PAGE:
And for the average, often called the geometric mean, take that total to the power of one over the number of observations. That's what this caret symbol means, here we'd raise it to the 1/2 power. I put the total here in double parentheses because that's similar to the logic in Excel.


Let's now demonstrate the 'total' and 'average' calculations using two hypothetical stocks, over three periods.

ABC had returns of 10%, followed by -11%, then another positive 10%. XYZ had returns of 100%, followed by -50%, then it was flat.

Total geometric return is calculated by adding 1 to each return. You could multiply them together manually, like this, and subtract one, or use the =PRODUCT function, with the range of returns in parentheses, minus 1.

We have observations here. And for the geometric average take that same product, raise it to the power of 1 over 3, then subtract 1, like this. Or you could use a cell reference to the cell containing the number of observations.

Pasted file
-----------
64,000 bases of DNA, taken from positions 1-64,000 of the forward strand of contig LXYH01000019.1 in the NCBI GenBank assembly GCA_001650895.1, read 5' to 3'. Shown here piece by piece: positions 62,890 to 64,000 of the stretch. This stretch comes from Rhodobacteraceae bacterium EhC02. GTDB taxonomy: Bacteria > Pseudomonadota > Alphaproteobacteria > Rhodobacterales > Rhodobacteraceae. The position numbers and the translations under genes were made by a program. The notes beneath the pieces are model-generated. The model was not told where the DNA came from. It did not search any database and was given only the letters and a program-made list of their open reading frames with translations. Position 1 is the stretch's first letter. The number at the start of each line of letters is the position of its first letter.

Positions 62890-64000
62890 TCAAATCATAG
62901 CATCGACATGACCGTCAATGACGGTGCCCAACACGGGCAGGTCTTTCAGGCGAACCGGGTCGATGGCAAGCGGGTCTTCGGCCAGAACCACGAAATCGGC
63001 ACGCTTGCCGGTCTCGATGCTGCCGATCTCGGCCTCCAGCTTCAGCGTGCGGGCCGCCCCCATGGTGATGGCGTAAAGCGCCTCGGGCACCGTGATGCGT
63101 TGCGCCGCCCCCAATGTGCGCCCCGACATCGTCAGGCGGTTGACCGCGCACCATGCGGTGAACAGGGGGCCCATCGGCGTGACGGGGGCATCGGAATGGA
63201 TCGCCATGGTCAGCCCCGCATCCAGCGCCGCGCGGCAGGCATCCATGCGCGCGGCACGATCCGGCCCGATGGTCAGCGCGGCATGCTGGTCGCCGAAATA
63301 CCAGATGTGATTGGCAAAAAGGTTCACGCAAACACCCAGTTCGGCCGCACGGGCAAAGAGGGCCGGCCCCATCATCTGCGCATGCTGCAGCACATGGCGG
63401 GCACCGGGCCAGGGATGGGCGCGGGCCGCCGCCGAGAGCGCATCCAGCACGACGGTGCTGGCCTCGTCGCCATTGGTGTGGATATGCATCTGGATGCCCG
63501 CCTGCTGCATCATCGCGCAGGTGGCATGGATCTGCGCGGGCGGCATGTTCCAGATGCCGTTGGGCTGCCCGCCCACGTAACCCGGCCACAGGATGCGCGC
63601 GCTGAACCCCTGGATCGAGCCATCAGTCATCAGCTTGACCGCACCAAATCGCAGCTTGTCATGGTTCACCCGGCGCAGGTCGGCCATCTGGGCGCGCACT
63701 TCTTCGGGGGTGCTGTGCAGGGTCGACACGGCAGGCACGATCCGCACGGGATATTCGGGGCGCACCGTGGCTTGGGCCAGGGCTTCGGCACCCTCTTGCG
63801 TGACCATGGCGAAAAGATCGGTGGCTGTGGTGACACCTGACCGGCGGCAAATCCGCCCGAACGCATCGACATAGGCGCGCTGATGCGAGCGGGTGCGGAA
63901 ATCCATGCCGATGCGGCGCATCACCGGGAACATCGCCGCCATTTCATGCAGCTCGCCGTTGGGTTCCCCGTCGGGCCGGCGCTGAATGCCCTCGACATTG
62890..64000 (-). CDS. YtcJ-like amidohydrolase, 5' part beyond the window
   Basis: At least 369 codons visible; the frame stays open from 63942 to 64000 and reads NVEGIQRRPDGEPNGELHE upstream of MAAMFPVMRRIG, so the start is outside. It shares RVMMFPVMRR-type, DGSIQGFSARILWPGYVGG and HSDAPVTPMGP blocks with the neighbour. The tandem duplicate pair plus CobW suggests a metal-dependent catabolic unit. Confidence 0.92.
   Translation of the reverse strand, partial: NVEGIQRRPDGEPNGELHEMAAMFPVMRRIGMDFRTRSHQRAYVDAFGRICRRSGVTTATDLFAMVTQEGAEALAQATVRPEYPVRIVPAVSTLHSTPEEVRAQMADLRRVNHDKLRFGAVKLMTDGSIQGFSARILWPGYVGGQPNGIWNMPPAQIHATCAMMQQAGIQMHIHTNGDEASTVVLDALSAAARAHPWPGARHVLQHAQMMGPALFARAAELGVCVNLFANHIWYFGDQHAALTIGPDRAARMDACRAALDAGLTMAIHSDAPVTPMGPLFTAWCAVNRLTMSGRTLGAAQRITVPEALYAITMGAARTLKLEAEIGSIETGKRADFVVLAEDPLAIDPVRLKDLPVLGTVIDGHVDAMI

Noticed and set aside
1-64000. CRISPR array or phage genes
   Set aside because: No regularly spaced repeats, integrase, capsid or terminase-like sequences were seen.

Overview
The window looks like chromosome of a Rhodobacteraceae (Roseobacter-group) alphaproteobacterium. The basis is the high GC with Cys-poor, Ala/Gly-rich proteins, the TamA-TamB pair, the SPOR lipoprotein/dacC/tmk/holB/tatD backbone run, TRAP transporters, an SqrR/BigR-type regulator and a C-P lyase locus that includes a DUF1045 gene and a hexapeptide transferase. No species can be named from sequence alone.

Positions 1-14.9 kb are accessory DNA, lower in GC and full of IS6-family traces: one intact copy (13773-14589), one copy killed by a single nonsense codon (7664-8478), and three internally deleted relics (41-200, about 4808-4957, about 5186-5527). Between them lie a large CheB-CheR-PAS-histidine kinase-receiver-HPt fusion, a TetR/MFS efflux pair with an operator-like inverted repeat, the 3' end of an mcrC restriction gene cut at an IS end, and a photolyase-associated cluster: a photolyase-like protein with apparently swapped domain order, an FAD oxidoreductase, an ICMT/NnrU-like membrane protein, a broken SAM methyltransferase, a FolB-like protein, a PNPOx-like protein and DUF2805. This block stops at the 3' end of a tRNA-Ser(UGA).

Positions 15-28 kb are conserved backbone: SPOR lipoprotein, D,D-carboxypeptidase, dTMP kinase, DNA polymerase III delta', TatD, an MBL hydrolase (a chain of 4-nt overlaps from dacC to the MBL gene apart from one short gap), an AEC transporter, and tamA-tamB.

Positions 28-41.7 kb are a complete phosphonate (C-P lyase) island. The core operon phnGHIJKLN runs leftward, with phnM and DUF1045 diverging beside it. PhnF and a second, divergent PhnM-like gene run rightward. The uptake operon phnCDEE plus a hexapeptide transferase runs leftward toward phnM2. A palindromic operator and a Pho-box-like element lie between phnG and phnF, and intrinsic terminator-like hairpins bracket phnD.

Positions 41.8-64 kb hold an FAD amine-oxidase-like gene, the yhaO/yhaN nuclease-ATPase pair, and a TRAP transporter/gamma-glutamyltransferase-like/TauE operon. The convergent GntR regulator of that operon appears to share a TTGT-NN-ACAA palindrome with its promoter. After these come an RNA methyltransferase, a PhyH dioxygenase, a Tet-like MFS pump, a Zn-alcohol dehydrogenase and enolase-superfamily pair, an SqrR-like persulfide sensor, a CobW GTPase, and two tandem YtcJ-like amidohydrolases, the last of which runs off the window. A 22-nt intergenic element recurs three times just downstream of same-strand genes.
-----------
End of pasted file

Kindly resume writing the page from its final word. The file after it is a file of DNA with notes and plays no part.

And to review, you would choose the geometric method for backward-looking perforamnce reviews because it measures the compounding of returns, and I put an example here showing the change in dollars, starting with $1,000 so you can follow the logic. Notice this, and this.

The sentence earlier about time-certain is meaningful now. Let me show you why. Arithmetic returns, are more forward-looking, when you don't know the order of returns, unlike here. It is more reflective of the estimates for future periods. Take a moment to think about this.